Sagas in Panels #3

Jeff Hargarten

Superhero Super Bowl spots

“Captain American: The Winter Soldier” continues Marvel Studios’ Phase Two development and will be released April 4. The lengthy Super Bowl ad spot is the longest trailer for the film yet and actually gives a fair amount away. Those who aren’t interested in potential spoilers should definitely not read Screen Rant’s thorough shot-by-shot analysis of the trailer. Gotta say, the movie looks great.

Sony’s “The Amazing Spider-man 2” is another film looking to build upon a shared universe and is slated for a May 2 release.

There are still no trailers or further glimpses of Marvel’s “Guardians of the Galaxy” despite its planned August release. The lack of cinematic previews hasn’t stopped rumors that Marvel is already planning a 2016 sequel to the film. That would reveal lot of confidence in the movie on the part of Marvel Studios if true.

Understanding retcons, reboots, relaunches and multiverses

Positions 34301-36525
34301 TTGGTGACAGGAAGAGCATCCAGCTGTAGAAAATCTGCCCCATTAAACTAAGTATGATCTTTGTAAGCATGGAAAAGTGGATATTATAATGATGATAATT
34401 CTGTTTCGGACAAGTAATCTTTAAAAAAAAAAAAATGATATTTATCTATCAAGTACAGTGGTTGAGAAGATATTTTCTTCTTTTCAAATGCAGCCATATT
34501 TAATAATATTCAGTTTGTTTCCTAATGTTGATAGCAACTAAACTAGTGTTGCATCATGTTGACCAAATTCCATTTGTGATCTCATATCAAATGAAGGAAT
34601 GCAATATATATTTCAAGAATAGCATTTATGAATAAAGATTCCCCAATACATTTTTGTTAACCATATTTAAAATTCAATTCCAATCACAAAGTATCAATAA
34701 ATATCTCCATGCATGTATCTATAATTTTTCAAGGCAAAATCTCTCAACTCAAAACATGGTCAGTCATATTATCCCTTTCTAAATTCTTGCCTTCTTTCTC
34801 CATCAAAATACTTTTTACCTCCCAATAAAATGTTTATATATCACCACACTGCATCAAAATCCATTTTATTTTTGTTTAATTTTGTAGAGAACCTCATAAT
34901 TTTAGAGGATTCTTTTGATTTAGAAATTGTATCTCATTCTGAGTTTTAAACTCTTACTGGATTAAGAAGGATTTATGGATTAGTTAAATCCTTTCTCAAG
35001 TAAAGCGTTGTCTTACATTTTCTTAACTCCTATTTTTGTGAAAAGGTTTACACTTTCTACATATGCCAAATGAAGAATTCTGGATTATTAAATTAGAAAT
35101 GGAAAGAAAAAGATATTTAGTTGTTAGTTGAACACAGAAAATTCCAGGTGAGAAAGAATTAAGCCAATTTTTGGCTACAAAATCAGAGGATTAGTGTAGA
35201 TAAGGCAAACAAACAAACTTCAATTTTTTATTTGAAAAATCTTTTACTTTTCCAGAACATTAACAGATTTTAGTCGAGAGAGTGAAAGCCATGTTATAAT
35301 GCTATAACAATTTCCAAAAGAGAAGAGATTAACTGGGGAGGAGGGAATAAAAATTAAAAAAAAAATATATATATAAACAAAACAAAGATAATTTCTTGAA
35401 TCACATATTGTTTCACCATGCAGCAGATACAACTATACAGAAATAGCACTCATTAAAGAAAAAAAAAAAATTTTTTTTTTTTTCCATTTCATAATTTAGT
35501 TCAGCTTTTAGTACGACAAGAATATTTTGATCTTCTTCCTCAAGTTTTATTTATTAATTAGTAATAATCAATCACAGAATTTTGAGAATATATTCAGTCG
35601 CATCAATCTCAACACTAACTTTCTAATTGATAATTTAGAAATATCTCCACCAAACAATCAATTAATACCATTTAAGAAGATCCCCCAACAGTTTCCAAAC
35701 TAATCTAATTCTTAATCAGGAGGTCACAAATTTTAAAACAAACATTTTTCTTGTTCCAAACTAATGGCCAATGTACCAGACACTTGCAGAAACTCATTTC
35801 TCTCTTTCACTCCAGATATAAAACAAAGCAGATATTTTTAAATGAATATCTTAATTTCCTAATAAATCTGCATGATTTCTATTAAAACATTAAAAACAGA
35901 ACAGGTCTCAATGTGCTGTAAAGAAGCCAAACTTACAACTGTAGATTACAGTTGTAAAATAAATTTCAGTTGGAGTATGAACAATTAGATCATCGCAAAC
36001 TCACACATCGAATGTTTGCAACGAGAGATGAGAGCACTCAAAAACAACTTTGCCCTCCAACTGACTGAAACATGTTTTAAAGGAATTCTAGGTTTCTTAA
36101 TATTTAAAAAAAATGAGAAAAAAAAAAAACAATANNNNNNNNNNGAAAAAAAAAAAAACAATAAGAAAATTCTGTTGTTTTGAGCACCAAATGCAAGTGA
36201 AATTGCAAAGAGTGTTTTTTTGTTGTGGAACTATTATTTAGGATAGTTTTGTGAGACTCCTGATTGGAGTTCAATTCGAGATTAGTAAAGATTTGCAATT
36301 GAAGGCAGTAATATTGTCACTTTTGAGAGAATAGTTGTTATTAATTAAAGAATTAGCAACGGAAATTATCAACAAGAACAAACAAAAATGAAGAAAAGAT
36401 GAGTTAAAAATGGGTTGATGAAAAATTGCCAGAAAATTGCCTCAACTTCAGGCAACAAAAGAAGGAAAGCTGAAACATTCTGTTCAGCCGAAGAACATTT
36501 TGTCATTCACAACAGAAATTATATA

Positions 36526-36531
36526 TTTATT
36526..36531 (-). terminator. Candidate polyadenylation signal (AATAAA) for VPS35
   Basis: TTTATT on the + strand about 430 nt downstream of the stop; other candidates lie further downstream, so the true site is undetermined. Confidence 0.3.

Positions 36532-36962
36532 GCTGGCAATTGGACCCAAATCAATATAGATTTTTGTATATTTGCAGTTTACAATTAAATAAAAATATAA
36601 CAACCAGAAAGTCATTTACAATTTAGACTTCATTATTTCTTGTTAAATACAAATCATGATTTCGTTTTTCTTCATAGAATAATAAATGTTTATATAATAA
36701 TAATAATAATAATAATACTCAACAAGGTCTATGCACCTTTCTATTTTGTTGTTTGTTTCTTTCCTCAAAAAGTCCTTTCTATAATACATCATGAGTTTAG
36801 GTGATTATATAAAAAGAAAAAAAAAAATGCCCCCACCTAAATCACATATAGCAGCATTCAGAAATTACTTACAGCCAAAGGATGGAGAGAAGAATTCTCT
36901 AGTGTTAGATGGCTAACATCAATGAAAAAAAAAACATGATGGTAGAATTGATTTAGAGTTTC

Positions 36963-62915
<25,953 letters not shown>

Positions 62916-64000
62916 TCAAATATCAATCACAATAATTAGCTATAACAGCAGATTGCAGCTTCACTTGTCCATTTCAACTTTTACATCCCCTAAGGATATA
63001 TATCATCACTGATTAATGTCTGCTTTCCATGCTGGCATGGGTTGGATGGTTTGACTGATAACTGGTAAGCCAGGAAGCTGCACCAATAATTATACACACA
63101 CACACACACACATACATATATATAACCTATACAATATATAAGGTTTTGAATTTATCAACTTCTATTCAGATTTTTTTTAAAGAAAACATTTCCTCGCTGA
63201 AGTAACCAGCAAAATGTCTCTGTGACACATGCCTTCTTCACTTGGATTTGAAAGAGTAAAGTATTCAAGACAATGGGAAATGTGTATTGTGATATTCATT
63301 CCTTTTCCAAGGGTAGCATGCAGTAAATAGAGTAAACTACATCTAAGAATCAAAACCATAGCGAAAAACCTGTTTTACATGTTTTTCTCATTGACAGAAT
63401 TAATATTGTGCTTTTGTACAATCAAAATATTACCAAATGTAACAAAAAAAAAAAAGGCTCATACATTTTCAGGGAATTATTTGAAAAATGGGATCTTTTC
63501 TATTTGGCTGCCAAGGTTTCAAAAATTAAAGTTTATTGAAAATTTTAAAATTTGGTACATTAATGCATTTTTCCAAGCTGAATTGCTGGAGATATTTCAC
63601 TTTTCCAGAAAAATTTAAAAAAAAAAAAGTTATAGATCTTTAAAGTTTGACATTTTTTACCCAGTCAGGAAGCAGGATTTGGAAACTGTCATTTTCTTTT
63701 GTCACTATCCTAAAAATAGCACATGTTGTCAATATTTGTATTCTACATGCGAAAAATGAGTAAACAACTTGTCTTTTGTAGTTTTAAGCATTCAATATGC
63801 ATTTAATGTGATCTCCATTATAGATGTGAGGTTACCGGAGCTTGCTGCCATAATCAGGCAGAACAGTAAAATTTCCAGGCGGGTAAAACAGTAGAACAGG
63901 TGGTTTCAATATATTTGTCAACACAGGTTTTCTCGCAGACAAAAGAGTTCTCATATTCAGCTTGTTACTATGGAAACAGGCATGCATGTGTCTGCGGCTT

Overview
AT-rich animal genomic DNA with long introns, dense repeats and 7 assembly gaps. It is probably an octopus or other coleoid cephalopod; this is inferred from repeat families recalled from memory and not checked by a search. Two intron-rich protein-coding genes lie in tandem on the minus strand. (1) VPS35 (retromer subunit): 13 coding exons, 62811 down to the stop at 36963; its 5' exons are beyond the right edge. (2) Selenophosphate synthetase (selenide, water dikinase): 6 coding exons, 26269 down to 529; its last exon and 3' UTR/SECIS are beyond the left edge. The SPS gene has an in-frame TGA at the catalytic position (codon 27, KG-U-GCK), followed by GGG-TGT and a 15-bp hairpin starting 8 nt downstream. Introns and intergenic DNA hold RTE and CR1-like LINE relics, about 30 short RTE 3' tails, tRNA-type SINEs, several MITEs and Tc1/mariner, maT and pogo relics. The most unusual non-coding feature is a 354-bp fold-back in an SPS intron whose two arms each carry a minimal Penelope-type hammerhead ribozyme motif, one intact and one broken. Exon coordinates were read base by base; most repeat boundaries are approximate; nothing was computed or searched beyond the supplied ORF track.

Many of the most popular comic books and their characters are decades old. For instance, Batman turns 75 this year. As a result, consistency within a character’s history and storylines can be difficult for writers to maintain throughout the years. Most comic book titles are fleshed out by multiple creative forces over time, so changes to continuity — both minor and radical — are commonplace within the comic book medium.

Shared universes in comics, while not a new thing by the 1960’s, were popularized by Marvel under Stan Lee, Jack Kirby, Steve Ditko and others from its famous Bullpen. Marvel’s characters kept crossing over between titles, like when Spider-Man would appear with the X-Men or the Avengers would get involved with the Fantastic Four. It helped immerse readers in a fully fleshed-out world where events built upon each other and cause and effect produced logical consequences from one book to another. Shared universes were developed by multiple publishers and helped make comic books seem more realistic and engrossing, along with giving readers incentives to pick up or subscribe to multiple books just to keep up with the story.

Continuity is a popular discussion topic within comic book circles as fans and creators alike try to organize and make sense of everything that’s happened within their favorite titles. There’s great debate among fans over what’s considered canon and what’s non-canon. As a result, getting into comic books can seem rather esoteric and intimidating — a huge barrier to new readers.